J.G. Ballard’s Experimental Text Collages: His 1958 Foray into Avant-Garde Literature


Image by J. G. Bal­lard, via the British Library

J.G. Bal­lard became famous for his 1985 auto­bi­o­graph­i­cal nov­el Empire of the Sun (lat­er turned by Steven Spiel­berg into a major motion pic­ture). Before that, he became well-known for his con­tro­ver­sial, car-wreck-eroti­ciz­ing 1973 nov­el Crash (lat­er turned by David Cro­nen­berg into a semi-major motion pic­ture). Before that, he made cul­tur­al waves with the exper­i­men­tal 1970 col­lec­tion of “con­densed nov­els” The Atroc­i­ty Exhi­bi­tion and the both post-apoc­a­lyp­tic and psy­cho­log­i­cal Drowned World tril­o­gy of the 1960s. Go just a bit deep­er back into the Bal­lard canon and you find a work, in its way, even more dar­ing still: 1958’s Project for a New Nov­el.

“Bal­lard formed the ‘nov­el’ from sci­en­tif­ic and tech­ni­cal mate­r­i­al cut from pro­fes­sion­al lit­er­a­ture,” says the page at the British Library where you can see images of the work, the process of whose com­po­si­tion bears a resem­blance to William Bur­roughs’ famous “cut-up writ­ing” tech­nique. “Let­ters, words and sen­tence frag­ments are past­ed onto back­ing sheets with glue. Their design visu­al­ly ref­er­ences every­day media, with head­lines, body text and dou­ble-page spreads sug­gest­ing a mag­a­zine lay­out. Orig­i­nal­ly Bal­lard planned to dis­play the work on bill­boards, as if it was a pub­lic adver­tise­ment.”

Bal­lard him­self described the Project as “sam­ple pages of a new kind of nov­el, entire­ly con­sist­ing of mag­a­zine-style head­lines and lay­outs, with a delib­er­ate­ly mean­ing­less text, the idea being that the imag­i­na­tive con­tent could be car­ried by the head­lines and over­all design, so mak­ing obso­lete the need for a tra­di­tion­al text except for vir­tu­al­ly dec­o­ra­tive pur­pos­es.”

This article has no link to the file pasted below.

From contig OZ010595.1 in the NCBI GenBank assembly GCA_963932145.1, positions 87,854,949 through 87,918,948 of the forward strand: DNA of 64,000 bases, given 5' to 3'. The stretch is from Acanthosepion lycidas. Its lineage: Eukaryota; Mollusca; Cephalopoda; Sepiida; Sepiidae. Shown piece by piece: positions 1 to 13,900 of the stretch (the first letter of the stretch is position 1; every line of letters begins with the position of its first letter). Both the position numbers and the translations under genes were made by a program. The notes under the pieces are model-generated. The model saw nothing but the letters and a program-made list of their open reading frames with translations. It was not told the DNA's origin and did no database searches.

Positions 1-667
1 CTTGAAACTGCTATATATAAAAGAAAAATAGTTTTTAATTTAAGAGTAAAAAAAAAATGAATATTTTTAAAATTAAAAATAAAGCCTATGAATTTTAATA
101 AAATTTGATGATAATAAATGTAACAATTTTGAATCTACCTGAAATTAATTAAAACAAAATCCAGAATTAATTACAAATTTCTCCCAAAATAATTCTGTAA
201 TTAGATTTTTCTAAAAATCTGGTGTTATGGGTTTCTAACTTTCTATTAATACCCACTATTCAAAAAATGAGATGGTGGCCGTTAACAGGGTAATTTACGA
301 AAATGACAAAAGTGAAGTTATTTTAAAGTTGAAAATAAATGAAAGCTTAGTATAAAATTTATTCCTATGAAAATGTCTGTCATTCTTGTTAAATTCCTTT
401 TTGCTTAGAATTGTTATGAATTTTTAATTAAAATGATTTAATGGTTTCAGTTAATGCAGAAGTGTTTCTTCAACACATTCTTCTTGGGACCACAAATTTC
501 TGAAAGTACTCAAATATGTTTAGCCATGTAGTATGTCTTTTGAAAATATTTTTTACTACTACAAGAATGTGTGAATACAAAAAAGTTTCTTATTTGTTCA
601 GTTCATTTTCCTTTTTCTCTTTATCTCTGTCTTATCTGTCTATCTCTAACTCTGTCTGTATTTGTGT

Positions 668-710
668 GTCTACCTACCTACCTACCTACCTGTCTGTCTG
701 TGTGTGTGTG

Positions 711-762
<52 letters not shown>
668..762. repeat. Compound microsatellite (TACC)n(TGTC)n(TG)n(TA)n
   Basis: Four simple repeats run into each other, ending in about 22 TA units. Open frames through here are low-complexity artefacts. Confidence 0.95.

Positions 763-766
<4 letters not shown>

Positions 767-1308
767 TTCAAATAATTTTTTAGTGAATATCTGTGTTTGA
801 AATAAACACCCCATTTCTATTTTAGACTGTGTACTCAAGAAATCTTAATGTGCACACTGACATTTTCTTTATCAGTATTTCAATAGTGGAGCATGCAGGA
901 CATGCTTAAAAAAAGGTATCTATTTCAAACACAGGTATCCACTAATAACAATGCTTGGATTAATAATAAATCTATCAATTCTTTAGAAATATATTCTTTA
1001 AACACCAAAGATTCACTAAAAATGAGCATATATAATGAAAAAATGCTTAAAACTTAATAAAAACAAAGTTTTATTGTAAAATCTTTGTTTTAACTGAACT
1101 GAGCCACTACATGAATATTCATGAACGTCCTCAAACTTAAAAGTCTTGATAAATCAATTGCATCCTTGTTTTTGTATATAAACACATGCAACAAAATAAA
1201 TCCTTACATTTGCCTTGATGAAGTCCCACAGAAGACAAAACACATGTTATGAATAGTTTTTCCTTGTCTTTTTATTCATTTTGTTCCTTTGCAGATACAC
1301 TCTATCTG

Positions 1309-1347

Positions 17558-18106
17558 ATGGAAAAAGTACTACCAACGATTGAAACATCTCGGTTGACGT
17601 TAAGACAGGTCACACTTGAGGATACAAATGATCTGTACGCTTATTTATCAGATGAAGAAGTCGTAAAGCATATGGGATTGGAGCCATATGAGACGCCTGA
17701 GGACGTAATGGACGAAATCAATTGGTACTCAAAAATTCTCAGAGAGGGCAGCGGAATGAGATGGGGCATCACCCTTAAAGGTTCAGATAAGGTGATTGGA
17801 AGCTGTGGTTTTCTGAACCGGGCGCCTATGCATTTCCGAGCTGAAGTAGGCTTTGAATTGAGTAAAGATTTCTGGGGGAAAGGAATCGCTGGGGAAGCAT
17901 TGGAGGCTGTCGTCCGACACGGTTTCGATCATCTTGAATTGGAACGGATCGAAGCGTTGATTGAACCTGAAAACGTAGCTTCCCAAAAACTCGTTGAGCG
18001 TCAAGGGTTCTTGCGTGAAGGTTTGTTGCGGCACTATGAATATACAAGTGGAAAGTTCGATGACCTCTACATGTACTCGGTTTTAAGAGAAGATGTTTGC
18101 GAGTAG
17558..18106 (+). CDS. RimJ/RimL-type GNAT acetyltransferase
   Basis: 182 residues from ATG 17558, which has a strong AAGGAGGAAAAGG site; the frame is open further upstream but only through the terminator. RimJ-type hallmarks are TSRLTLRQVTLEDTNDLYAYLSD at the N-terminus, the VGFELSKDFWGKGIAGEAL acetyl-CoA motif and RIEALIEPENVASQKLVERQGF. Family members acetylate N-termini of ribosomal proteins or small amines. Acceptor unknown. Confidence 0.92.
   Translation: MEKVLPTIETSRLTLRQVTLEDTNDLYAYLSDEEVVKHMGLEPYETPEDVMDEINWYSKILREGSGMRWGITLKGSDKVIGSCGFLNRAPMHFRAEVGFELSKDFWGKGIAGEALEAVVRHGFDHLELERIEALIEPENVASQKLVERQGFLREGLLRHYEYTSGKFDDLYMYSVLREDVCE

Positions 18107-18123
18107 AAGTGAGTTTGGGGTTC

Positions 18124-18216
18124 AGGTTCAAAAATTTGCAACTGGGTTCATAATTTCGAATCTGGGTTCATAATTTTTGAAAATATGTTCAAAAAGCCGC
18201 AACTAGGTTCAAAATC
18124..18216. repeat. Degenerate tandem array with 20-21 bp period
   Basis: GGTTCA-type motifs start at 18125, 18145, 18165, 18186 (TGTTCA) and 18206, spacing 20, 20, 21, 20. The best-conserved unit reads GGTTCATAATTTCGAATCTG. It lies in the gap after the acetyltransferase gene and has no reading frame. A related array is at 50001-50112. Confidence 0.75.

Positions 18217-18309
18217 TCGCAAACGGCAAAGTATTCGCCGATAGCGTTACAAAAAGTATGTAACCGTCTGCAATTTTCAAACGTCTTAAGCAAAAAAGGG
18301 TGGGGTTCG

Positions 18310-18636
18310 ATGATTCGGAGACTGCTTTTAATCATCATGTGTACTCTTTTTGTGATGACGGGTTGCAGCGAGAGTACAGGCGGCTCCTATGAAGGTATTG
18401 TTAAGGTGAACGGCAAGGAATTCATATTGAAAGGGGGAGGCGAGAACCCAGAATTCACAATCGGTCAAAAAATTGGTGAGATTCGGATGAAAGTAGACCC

Image by J. G. Bal­lard, via the British Library

Employ­ment at a Lon­don chem­i­cal soci­ety jour­nal gave him access not just to pho­to­copy­ing facil­i­ties (then a rar­i­ty) but the mag­a­zine Chem­i­cal and Engi­neer­ing News, which became his basic mate­r­i­al: “I liked the styl­ish typog­ra­phy. I also like the sci­en­tif­ic con­tent, and used sto­ries to pro­vide the text of my nov­el. Curi­ous­ly enough, far from being mean­ing­less, the sci­ence news sto­ries some­how become fic­tion­al­ized by the head­ings around them.”

That quote comes from an arti­cle by Rick McGrath at jgballard.ca, who points out that “many of the char­ac­ters and con­cerns in Project have resur­faced over the years” in his sub­se­quent writ­ings such as The Atroc­i­ty Exhi­bi­tion and The Ter­mi­nal Beach: “Ballard’s ‘col­lage of things’ spawned such char­ac­ters as Coma, Kline and Xero, and such phras­es as ‘the ter­mi­nal beach’, ‘Mr F is Mr F’, ‘tho­racic drop’ ‘inter­time’ ‘T‑12’ and many more Bal­lar­dian tropes now famil­iar to his read­ers today.”

Though Bal­lard’s work remained imag­i­na­tive in a way that no oth­er writer has repli­cat­ed, he nev­er, after the Project for a New Nov­el and the pieces of 1970s fol­low-up Adver­tis­er’s Announce­ments (“ ‘ads’ in the same sense that Project For A New Nov­el is a ‘nov­el‘”), got so exper­i­men­tal again. “Fas­ci­nat­ed with the causal­i­ty of time, Ballard’s first step is to remove it. Bored with action/reaction, Bal­lard inverts it,” writes McGrath. “Unwill­ing to accept the fic­tions of the world, Bal­lard cre­ates a per­son­al real­i­ty. The result is an autop­sy report, or a box of tools, or a line­up of ser­vice sta­tion atten­dants at a police sta­tion. It’s up to you to make a kind of per­son­al sense of it all” — a bit like the mod­ern world itself.

via The Scofield

Relat­ed Con­tent:

The Very First Film of J.G. Ballard’s Crash, Star­ring Bal­lard Him­self (1971)

Sci-Fi Author J.G. Bal­lard Pre­dicts the Rise of Social Media (1977)

J.G. Bal­lard on Sen­sa­tion

William S. Bur­roughs on the Art of Cut-up Writ­ing

Based in Seoul, Col­in Mar­shall writes and broad­casts on cities and cul­ture. He’s at work on a book about Los Ange­les, A Los Ange­les Primer, the video series The City in Cin­e­ma, the crowd­fund­ed jour­nal­ism project Where Is the City of the Future?, and the Los Ange­les Review of Books’ Korea Blog. Fol­low him on Twit­ter at @colinmarshall or on Face­book.

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